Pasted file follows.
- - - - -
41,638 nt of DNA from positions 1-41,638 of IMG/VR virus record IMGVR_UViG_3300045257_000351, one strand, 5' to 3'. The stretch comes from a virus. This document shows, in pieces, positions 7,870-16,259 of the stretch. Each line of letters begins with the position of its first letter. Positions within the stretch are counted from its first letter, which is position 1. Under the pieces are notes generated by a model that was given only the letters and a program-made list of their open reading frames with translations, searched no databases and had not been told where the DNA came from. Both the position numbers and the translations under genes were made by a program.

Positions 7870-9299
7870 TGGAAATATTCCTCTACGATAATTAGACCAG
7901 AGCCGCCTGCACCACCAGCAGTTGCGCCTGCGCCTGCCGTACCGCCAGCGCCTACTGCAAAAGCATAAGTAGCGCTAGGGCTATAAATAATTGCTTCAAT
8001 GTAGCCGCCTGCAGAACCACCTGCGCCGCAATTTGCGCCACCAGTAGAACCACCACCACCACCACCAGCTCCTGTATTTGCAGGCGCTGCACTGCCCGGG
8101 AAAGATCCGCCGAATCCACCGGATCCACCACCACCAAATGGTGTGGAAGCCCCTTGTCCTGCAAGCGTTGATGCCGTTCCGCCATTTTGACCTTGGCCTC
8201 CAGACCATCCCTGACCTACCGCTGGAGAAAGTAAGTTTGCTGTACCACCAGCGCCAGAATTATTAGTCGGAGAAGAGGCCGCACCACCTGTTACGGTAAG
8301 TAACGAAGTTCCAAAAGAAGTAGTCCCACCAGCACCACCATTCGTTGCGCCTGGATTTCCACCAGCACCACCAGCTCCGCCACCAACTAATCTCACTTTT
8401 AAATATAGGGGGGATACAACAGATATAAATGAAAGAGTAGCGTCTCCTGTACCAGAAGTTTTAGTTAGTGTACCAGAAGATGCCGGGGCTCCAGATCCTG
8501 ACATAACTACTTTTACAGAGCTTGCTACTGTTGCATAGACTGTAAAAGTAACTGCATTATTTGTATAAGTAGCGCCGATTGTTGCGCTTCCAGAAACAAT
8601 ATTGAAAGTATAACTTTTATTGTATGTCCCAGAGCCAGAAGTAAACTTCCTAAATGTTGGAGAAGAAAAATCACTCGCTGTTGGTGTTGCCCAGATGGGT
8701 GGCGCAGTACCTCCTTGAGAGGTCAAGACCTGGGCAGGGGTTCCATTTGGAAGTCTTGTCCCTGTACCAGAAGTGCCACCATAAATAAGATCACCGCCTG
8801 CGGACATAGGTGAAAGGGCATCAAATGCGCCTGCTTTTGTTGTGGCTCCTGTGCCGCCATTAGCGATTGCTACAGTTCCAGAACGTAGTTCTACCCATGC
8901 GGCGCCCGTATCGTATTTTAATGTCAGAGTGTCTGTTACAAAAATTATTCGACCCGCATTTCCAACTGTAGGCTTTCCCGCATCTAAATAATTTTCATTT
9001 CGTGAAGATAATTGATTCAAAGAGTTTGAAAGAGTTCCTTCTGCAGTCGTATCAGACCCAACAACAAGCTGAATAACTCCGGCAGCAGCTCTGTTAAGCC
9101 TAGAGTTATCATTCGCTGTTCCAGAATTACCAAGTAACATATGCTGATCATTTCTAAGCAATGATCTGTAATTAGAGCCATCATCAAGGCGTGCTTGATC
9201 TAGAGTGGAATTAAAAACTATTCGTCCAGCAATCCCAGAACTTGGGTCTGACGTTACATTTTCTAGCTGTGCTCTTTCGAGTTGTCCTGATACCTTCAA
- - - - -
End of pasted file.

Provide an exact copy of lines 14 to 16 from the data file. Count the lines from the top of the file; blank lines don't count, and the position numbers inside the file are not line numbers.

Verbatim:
8901 GGCGCCCGTATCGTATTTTAATGTCAGAGTGTCTGTTACAAAAATTATTCGACCCGCATTTCCAACTGTAGGCTTTCCCGCATCTAAATAATTTTCATTT
9001 CGTGAAGATAATTGATTCAAAGAGTTTGAAAGAGTTCCTTCTGCAGTCGTATCAGACCCAACAACAAGCTGAATAACTCCGGCAGCAGCTCTGTTAAGCC
9101 TAGAGTTATCATTCGCTGTTCCAGAATTACCAAGTAACATATGCTGATCATTTCTAAGCAATGATCTGTAATTAGAGCCATCATCAAGGCGTGCTTGATC